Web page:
Yoshiro Mori: Yesterday and today we had a frank exchange of opinions on a wide range of Japanese-Russian issues with Vladimir Putin. As a result we indicated our shared intention to continue the negotiations to conclude a peace treaty by resolving the question of the jurisdiction of the four Kuril Islands in accordance with all the earlier agreements, including the Tokyo and Moscow declarations. In 1997, an agreement was reached in Krasnoyarsk on the need to make every effort to conclude a peace treaty by 2000 in accordance with the Tokyo Declaration. President Putin and I have agreed to do everything to try to implement the Krasnoyarsk agreement and exert a maximum of effort to further consolidate the positive results. We set down our common position in the statement of the two leaders on the peace treaty issue.
In the economic field we have signed a new programme of cooperation, building on the Hashimoto-Yeltsin plan. Under that programme we want to bring bilateral economic ties to a level that matches the potential of the two countries. As a result of the reform efforts on the Russian side we hope the investment climate in Russia will further improve. Japan for its part will support these efforts.
In addition we have signed a joint statement on Russian-Japanese cooperation on international issues. Russian-Japanese cooperation in the international arena has great opportunities, and our countries have similar positions on many international issues. For example, Russia has said it will support Japan’s bid to become a permanent member of the UN Security Council. On the eve of the UN Millennium Summit I find this Russian approach to constructive cooperation very encouraging. Vladimir Putin’s visit to Tokyo has provided a solid basis for further development of bilateral relations between Japan and Russia.
To conclude my opening remarks, let me once again thank the Russian President.
Vladimir Putin: The Japanese-Russian summit has ended today. We have discussed a wide range of bilateral problems, including the problem of the peace treaty. We have touched upon pressing international issues.
We discussed them on the basis of international law and with a view to strengthening the key role of the United Nations.
I would like to note the very friendly atmosphere that prevailed during the talks with Japanese Prime Minister Yoshiro Mori. We have been able to discuss everything, including the most sensitive issues, in an absolutely frank, open manner and, in our view, a very productive manner.
I would like to share with you my main impression of the quality and the results of our meeting. Japan and Russia are entering the new millennium in a fundamentally new capacity. We are seeking partnership relations which we regard as strategic. This is borne out by the agreements that emerged from our talks and that my Japanese counterpart has mentioned. Our countries intend to build up their efforts in jointly seeking a solution to international and bilateral problems in the spirit of international law in the format of the United Nations and in the G8 format.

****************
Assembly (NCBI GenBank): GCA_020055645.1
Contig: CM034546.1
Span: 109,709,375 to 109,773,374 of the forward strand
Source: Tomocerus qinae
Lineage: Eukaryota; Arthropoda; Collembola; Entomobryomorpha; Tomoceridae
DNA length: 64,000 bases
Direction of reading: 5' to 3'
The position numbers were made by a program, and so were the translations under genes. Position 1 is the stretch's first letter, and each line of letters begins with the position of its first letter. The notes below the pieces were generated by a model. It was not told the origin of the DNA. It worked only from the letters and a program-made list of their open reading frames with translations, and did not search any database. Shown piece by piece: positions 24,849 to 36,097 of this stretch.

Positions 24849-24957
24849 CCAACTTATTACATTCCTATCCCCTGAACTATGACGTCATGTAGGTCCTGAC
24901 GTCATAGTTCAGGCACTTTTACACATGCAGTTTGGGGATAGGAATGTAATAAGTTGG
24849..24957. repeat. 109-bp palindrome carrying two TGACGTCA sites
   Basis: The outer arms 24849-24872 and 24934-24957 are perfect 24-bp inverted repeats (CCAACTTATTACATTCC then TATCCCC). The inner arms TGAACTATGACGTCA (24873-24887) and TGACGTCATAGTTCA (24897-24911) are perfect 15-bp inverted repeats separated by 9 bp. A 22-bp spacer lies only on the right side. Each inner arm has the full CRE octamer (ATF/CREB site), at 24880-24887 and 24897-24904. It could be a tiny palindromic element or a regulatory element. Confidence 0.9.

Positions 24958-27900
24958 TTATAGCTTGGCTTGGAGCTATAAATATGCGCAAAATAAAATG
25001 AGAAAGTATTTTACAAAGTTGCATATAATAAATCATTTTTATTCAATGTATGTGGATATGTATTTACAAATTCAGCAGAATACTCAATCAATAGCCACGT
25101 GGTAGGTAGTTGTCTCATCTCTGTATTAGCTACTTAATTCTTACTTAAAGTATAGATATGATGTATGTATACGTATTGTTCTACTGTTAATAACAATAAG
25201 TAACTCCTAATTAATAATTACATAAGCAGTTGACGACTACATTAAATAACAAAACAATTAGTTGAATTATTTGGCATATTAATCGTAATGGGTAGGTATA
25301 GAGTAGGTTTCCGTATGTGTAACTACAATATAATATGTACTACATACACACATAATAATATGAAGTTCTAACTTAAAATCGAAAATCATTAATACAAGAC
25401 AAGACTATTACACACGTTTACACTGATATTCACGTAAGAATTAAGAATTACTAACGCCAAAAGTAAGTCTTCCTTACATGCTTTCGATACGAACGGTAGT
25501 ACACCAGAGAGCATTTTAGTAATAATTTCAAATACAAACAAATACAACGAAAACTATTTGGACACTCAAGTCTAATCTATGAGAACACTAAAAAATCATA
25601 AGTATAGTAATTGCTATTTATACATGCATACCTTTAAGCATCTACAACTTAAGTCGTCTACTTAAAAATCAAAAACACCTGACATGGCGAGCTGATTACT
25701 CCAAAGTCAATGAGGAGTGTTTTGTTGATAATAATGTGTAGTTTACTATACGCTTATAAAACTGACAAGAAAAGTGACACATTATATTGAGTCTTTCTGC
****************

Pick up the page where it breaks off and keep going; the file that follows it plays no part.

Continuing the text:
We have identified the following areas for further joint work: strengthening strategic stability, nuclear disarmament, prevention and settlement of conflicts, solution of regional problems, such as stability in North-East Asia, counteracting international terrorism and others.
We have agreed with the Prime Minister on our further joint moves on the whole range of issues pertaining to bilateral relations. Above all, we will seek to deepen our political dialogue. I have invited Yoshiro Mori to visit Moscow and I hope the visit will take place soon at a time convenient for the Japanese party. The Russian Defence Minister is to visit Japan. Another meeting of the Japanese-Russian inter-governmental trade and economic commission is to be held in Moscow. Having identified the main areas of our cooperation, we set them down in corresponding documents.
We also had a thorough discussion on the peace treaty, including border delimitation. We were united in our desire to solve the problem on a mutually acceptable basis in line with the Moscow and Tokyo declarations and other agreements previously reached at the summit level. We have frankly spelled out our positions and I am sure it has helped us to understand each other better. It should be noted that both Russia and Japan exerted great efforts to reach a compromise. That is how we assess the Japanese position expressed in Kavan in 1998. In our opinion, the Moscow proposals made that year are constructive. But it is true that for now we have not yet arrived at a final solution of all the issues related to the peace treaty.